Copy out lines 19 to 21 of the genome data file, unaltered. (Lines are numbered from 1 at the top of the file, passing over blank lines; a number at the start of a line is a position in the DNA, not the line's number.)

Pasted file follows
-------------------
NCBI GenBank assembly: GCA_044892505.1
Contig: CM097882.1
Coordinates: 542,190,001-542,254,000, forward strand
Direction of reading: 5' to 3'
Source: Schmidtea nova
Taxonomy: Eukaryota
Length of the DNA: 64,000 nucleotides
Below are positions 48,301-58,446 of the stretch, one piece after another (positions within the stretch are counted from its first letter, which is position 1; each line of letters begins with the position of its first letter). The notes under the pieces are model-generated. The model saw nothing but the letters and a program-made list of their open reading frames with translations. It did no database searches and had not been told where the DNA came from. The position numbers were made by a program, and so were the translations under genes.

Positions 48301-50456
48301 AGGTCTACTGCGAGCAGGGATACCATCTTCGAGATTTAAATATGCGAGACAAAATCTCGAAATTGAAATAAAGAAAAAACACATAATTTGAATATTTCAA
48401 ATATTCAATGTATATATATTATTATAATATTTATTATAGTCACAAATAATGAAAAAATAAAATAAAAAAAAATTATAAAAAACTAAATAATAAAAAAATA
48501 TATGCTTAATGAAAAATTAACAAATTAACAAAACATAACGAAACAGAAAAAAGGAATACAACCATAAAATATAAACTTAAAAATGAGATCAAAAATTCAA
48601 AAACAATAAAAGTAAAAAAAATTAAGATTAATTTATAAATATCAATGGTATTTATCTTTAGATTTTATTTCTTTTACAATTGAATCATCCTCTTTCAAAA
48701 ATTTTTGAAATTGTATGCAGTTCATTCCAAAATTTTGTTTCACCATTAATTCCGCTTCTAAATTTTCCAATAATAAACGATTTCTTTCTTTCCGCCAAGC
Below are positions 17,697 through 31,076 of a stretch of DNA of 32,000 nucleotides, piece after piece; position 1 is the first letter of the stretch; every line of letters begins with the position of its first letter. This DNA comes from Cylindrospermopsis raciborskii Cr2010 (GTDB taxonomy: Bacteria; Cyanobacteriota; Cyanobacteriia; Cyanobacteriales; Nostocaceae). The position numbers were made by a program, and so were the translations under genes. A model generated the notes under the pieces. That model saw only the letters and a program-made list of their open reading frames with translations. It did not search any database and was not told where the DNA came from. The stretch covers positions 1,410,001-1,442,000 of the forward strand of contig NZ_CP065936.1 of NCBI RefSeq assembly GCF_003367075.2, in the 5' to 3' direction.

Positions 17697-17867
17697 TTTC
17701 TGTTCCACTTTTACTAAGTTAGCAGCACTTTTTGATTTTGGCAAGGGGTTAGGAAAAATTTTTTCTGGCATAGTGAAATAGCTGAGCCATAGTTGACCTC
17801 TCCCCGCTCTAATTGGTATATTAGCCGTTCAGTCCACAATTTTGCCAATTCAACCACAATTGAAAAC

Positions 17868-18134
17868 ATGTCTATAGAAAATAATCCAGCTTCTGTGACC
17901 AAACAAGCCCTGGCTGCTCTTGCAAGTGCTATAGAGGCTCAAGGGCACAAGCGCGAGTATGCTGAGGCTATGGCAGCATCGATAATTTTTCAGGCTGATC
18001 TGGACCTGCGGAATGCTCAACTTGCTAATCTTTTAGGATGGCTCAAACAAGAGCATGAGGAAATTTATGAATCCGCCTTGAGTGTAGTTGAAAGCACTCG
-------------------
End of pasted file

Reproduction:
17801 TCCCCGCTCTAATTGGTATATTAGCCGTTCAGTCCACAATTTTGCCAATTCAACCACAATTGAAAAC

Positions 17868-18134
17868 ATGTCTATAGAAAATAATCCAGCTTCTGTGACC